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Post-80s Consumers and Food Concerns Boost Premium Cookware

High-end, high-price imported kitchenware very much in vogue for affluent health-conscious mainland shoppers.

Photo: Pots of gold: Post-80s born consumers prefer premium cookware. (Shutterstock.com)
Pots of gold: Post-80s born consumers prefer premium cookware.
Photo: Pots of gold: Post-80s born consumers prefer premium cookware. (Shutterstock.com)
Pots of gold: Post-80s born consumers prefer premium cookware.

Undeterred by high prices, Beijing shoppers seem increasingly keen to purchase top-of-the-range imported kitchenware. Brands such as Zwilling, WMF, Thermos, Serafino Zani, and Emile Henry are widely sought after, despite the huge price differential between these imported items and their domestic equivalents. In the case of cooking pots, while unbranded items may retail for a few hundred Yuan, the major brands can command as much as Rmb3,000. Even branded cutlery sets can fetch up to Rmb1,000.  This phenomenon has not been restricted to the high street retailers. Robust growth in the mainland's e-commerce sector has seen high-end cookware firmly established as a popular online purchase. On the Zwilling flagship store at Tmall, for instance, there are, on average, more than 100 monthly transactions related to high-end cooking equipment. In 2013, Zwilling registered a double-digit annual growth rate in China, making it the German brand's fastest growing market.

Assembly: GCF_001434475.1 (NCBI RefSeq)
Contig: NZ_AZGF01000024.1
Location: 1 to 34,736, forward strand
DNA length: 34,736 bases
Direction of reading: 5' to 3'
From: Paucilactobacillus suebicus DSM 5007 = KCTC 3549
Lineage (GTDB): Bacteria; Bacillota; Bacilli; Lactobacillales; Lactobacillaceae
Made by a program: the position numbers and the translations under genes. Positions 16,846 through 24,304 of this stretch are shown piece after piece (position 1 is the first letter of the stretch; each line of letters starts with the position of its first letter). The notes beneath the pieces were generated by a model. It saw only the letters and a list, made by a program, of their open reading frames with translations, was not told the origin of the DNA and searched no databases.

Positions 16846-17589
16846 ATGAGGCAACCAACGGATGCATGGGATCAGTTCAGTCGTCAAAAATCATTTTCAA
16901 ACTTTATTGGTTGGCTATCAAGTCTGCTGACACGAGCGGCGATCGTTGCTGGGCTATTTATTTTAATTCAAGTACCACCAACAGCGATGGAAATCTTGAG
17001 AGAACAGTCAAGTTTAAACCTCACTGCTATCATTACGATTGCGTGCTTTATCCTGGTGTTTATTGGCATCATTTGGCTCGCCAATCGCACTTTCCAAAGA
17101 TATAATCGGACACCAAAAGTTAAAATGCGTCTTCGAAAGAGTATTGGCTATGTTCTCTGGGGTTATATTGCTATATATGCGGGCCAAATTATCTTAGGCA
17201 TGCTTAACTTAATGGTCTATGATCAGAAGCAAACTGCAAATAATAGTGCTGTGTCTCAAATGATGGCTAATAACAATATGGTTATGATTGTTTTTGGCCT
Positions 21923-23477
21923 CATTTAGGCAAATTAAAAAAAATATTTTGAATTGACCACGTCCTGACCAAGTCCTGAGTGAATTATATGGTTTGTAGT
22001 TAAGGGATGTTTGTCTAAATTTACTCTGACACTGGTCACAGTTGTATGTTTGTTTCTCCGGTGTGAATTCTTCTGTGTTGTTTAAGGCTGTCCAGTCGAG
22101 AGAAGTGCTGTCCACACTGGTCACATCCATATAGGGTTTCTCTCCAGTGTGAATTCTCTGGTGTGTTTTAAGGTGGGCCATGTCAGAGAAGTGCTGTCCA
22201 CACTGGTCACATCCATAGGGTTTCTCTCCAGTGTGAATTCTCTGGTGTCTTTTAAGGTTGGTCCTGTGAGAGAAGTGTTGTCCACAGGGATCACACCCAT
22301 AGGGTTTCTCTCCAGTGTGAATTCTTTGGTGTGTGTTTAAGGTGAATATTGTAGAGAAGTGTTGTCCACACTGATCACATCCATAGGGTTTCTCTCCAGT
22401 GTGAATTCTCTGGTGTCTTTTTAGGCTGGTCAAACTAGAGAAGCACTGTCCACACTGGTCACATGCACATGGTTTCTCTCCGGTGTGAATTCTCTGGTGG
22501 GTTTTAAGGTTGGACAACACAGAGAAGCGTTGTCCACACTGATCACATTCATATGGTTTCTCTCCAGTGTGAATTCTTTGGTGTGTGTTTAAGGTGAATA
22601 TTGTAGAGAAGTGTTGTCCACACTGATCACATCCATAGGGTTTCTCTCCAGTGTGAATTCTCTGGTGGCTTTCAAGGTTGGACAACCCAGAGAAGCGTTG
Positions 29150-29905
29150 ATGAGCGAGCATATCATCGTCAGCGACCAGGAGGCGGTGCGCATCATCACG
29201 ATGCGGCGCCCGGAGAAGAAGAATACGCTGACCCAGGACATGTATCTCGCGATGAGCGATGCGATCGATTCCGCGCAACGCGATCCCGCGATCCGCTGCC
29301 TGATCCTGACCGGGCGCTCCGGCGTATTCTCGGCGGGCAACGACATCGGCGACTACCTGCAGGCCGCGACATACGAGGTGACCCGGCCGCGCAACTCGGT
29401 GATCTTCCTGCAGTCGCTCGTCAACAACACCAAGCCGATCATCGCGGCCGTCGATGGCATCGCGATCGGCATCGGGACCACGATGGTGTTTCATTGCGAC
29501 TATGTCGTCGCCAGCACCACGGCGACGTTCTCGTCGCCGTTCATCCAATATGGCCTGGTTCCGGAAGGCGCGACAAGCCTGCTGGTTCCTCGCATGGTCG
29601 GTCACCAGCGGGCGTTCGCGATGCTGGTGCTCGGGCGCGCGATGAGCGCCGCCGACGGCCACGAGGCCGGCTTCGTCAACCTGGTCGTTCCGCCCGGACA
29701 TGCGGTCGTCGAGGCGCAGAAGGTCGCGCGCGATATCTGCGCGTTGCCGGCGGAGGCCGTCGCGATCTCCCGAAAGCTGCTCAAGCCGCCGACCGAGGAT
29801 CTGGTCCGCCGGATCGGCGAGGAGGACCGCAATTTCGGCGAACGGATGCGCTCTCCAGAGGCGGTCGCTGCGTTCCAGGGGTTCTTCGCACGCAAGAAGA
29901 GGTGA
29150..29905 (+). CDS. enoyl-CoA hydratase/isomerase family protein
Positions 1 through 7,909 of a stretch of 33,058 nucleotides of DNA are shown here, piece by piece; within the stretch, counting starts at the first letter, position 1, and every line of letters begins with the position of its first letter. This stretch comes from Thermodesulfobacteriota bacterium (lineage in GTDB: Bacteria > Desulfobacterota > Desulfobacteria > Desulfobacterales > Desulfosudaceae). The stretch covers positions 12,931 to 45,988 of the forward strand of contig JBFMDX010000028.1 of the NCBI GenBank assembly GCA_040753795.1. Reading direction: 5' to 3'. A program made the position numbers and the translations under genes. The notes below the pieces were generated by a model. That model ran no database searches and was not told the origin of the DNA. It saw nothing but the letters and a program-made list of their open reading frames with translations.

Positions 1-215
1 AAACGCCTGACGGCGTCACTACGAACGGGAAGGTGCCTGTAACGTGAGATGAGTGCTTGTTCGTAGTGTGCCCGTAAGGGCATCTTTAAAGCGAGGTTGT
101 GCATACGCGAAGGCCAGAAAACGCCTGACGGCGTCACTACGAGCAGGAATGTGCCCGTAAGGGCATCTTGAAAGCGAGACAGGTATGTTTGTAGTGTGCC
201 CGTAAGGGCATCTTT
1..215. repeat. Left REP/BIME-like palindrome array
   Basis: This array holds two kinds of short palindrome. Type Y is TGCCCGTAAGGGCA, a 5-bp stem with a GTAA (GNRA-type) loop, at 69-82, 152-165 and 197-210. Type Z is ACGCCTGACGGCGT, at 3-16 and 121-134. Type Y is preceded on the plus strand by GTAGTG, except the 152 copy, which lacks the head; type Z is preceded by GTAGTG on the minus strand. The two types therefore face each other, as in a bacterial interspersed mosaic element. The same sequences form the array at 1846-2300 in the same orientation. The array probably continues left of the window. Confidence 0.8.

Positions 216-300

Compared with ordinary kitchen utensils, the high-end cookery brands distinguish themselves through their high quality, high added-value and high technology content. Aside from their stylish appearance, functionality is also put at a premium. Beyond the basic feature of nonstick surfaces, other key selling points include healthier cooking (typically by reducing the amount of oil used in frying), enhanced taste and reduced energy usage. In terms of marketing, many brands invite professional chefs to demonstrate to customers just how to use the cookware. Typically, this takes the form of live demonstrations designed both to reinforce the brand image and build customer loyalty.

China's premium cookware market is inevitably growing in line with rising economic standards and increased disposable incomes. It also reflects consumers' greater emphasis on product quality and healthier lifestyles. With food safety still a major issue of concern on the mainland, cooking at home has increasingly come to be seen as a healthy, and stylish, choice.

The rising purchasing power of the post-80s generation, a demographic notably keener on the finer things in life than older consumers, is also key to driving spend in this sector.

Liu Qun, Beijing Office

Content provided by Picture: HKTDC Research
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